Written by Tim Huber.
There’s something almost sacrilegious about placing an exorbitant and exotic motorcycle under the grinder for customization. Not only is it practically guaranteed to destroy an exclusive model’s resale value, but it also removes one of the few existing examples from circulation. Often produced in minute numbers, these machines are hand-built works of rolling art and engineering that are extremely calculated in their design.
So to “undo” an elite and seldom-seen model like an Ecosse Heretic Titanium Edition is a major gamble, to say the least, but if anyone has the competence to cut up the exotic American and come out on the other side with a winning hand, it’s Roland Sands and his crew at Southern California’s Roland Sands Design.
Written by Martin Hodgson
In a world filled with celebrities with no discernible talent and the scourge that is the social media influencer, there comes our favourite antidote. The incredible craftspeople and visionaries that from their humble locales ply their trade without ever seeking fame or fortune. It is in the back streets of any Japanese city that you’ll find many of these fine folk working their magic. And from the beautiful temple filled port city of Onomichi we meet another master, Yusaku Sato. Who presents to us his latest build, a stunning Shovelhead Scrambler from his house of handmade machines, Sato Marine Cycle.
In the heart of Amsterdam resides a small moto shop called Rusty Gold. Inside you’ll find a plethora of vintage and custom motorcycle parts, accessories, riding gear, and the self-professed “meanest coffee” in town. The shop was started by Zoran, who decided to chuck in his advertising job to start this new adventure with two of his mates, Martijn and Kars. “Our custom workshop is hidden away in the basement, bit like the Batcave,” Zoran tells us. “The bikes enter via a lift we built, hidden away under a carpet.” One day, Zoran’s friend walked in for a coffee and a chat after he had just sold his custom Honda CB750. They started talking about what bike he should get next. Since he used to ride dirt bikes competitively, he always had a soft spot for flat trackers. “A flat tracker with attitude is what we ended up at.” The only question now was who would build it? “How about you guys build me the bike?”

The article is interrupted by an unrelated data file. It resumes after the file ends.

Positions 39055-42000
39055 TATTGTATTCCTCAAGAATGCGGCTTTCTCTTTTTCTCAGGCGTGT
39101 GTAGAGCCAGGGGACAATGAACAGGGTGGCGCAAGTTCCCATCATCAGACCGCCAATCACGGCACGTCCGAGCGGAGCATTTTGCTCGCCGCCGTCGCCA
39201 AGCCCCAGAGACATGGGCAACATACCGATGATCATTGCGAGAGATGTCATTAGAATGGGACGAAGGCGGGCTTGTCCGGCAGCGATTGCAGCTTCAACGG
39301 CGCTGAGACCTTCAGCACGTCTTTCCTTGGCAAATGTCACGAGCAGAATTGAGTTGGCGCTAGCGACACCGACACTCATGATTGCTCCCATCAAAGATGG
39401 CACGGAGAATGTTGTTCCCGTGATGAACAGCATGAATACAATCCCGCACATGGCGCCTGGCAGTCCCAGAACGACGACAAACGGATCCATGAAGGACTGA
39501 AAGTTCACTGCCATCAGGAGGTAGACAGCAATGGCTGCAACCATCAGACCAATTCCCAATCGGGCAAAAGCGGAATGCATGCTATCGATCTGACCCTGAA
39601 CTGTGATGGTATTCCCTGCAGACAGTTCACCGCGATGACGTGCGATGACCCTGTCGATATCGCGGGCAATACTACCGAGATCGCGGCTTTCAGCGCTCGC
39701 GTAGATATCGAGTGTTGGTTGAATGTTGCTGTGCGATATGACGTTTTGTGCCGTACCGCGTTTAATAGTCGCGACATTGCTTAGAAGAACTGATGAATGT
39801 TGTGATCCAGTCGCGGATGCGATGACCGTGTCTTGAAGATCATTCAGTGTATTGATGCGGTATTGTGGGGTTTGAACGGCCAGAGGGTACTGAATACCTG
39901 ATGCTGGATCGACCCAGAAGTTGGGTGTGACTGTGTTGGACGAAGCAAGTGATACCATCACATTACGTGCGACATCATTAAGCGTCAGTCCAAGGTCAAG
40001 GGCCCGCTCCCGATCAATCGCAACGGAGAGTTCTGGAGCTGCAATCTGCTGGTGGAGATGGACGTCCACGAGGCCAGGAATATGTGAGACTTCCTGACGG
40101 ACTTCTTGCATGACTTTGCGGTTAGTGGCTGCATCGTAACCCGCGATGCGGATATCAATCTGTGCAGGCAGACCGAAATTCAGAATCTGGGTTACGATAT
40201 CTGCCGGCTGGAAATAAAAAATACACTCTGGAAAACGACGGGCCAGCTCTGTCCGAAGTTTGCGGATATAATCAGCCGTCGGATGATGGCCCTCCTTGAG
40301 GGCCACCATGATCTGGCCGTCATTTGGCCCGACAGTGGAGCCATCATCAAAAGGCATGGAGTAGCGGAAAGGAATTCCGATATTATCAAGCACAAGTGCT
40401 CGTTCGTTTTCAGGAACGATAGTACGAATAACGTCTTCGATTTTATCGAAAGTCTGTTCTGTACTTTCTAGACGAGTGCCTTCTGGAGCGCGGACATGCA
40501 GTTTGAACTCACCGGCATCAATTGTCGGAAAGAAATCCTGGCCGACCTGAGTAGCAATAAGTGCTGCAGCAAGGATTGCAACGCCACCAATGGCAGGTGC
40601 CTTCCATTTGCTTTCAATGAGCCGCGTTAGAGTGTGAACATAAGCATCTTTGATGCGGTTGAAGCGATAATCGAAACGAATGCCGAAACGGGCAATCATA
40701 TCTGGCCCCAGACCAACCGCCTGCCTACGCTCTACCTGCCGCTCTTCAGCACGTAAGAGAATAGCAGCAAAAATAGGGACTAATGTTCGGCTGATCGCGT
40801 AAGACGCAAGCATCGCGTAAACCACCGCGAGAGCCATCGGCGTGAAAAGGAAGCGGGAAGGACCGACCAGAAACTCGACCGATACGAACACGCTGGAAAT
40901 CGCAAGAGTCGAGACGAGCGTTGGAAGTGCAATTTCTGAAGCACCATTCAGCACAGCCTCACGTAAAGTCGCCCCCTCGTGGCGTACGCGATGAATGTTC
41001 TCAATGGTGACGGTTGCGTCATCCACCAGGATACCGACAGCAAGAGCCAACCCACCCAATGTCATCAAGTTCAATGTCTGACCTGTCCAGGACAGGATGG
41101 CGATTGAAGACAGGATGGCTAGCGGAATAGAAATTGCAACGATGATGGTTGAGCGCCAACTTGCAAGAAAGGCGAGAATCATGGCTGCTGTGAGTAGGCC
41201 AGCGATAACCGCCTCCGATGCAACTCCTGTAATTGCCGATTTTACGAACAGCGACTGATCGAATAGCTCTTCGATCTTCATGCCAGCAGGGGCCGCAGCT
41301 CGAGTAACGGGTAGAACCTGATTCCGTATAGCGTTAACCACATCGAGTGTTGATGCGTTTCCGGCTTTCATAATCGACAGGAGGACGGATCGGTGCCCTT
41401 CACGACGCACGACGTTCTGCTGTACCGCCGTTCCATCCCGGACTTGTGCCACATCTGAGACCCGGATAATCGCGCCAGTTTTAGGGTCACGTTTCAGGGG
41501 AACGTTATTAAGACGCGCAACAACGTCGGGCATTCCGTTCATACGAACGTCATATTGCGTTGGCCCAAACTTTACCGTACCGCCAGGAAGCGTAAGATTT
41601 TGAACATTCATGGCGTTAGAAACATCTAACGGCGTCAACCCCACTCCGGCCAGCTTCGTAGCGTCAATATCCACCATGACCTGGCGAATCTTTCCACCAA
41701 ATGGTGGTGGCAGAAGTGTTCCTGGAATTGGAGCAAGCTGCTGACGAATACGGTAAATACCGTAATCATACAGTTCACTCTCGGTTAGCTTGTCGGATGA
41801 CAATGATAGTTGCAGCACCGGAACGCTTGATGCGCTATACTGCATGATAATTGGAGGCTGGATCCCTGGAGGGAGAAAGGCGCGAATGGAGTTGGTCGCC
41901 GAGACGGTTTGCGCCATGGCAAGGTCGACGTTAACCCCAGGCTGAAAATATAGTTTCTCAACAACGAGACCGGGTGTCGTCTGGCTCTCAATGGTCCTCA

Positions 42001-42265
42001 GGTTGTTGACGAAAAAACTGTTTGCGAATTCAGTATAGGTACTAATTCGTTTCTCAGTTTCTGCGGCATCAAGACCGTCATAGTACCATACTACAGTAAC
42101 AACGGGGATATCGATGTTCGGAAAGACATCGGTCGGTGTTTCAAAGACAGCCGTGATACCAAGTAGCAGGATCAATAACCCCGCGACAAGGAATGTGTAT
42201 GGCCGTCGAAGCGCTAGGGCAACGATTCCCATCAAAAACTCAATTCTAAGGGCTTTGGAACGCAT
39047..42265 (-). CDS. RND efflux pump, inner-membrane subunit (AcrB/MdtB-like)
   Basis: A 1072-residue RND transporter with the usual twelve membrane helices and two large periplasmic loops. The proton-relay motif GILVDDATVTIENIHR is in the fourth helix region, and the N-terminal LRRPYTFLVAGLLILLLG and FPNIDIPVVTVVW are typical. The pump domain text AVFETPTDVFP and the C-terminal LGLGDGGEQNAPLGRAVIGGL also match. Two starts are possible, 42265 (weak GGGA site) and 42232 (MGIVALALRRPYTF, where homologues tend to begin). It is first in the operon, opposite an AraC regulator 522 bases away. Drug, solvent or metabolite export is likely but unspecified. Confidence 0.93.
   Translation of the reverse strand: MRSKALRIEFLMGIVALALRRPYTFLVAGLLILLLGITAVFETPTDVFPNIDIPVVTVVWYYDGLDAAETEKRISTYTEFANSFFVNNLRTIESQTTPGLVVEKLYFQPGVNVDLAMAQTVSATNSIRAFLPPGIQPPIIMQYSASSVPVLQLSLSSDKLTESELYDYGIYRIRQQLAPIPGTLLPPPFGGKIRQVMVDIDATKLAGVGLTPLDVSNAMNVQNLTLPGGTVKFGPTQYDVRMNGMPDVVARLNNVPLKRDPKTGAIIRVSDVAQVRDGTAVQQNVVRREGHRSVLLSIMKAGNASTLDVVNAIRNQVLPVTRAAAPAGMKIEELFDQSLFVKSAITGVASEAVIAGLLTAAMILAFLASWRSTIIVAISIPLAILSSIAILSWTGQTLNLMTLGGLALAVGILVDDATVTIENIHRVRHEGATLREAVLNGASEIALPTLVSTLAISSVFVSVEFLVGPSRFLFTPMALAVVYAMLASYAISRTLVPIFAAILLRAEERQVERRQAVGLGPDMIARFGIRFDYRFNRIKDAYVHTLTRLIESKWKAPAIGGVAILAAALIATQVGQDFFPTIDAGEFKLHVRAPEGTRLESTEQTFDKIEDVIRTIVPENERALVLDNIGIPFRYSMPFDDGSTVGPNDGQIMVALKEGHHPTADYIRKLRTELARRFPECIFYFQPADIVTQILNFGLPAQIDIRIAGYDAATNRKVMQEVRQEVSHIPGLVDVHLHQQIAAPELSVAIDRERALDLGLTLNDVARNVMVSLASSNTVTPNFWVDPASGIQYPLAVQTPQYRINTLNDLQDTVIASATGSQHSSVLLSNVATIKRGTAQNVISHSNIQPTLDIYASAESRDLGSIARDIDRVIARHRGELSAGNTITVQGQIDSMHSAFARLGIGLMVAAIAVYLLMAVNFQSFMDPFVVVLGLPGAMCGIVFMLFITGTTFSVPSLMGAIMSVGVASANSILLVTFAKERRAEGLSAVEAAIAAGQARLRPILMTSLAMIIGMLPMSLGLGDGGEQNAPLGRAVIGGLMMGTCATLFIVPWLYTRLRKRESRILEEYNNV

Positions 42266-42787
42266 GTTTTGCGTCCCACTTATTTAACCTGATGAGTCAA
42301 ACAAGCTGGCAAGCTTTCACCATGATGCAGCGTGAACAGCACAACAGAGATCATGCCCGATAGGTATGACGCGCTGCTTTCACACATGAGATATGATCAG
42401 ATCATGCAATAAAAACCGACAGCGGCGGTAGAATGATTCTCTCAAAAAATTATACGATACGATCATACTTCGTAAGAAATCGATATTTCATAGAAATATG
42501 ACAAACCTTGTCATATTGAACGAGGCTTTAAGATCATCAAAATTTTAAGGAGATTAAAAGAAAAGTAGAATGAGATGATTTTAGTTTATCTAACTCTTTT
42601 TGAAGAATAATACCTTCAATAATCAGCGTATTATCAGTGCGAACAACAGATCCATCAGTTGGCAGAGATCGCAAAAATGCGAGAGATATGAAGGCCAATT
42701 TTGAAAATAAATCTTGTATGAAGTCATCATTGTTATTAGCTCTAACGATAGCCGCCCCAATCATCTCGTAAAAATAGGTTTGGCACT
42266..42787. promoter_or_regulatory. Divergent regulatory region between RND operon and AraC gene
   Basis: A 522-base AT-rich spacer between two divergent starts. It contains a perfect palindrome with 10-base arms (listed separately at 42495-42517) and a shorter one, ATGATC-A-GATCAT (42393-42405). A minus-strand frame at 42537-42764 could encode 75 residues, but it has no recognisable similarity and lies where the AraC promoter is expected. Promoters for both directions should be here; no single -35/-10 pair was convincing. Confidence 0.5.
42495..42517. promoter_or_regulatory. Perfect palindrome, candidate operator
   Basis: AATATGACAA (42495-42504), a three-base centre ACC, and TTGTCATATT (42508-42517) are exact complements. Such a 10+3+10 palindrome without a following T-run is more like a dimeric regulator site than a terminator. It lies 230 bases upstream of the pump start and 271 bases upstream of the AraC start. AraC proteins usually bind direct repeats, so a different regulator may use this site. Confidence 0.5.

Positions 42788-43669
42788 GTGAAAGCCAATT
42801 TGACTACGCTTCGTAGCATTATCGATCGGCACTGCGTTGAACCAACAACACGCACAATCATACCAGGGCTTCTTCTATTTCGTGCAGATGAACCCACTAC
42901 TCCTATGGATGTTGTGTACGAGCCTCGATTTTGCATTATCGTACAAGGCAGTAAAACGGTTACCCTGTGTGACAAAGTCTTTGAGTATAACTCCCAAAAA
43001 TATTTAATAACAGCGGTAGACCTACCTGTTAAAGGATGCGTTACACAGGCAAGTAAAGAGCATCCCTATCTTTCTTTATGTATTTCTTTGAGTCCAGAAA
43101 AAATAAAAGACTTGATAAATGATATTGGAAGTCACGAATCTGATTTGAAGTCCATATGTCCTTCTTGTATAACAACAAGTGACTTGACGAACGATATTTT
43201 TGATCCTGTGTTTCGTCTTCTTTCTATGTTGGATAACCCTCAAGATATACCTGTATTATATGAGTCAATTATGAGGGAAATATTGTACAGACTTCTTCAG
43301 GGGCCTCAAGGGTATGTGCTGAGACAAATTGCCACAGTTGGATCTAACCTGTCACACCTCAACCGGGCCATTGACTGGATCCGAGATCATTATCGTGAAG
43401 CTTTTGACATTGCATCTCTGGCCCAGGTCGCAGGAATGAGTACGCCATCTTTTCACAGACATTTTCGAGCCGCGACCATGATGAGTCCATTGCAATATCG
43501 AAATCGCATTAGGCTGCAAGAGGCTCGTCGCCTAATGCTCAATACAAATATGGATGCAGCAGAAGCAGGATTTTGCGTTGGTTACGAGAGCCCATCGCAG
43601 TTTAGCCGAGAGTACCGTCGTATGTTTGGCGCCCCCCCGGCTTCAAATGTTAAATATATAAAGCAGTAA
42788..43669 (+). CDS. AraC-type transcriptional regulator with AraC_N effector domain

Written by Martin Hodgson
Being a one-hit-wonder has plagued many an artist and turned others into a punchline or answer in a quiz show. But having come out swinging with plenty of popularity on his first major success, Spencer of Parr Motorcycles was determined his second single would be just as strong. So with his foundations set, he’s back with an all-new spin on the versatile Suzuki DR650. Taking a 2012 model and turning it into the ultimate urban scrambler, tame or terrifying, it’s just a matter of how far you turn the throttle.
Words by Tim Huber.
Dirk Oehlerking and his shop, Kingston Custom have a heap of stellar BMW-based builds to their name, but when one does something over and over again, you run the risk of things getting a bit stale. So, when a new order for another boxer-twin project came across Kingston’s desk, the German customs outfit knew it wanted to buck the status quo and create something different.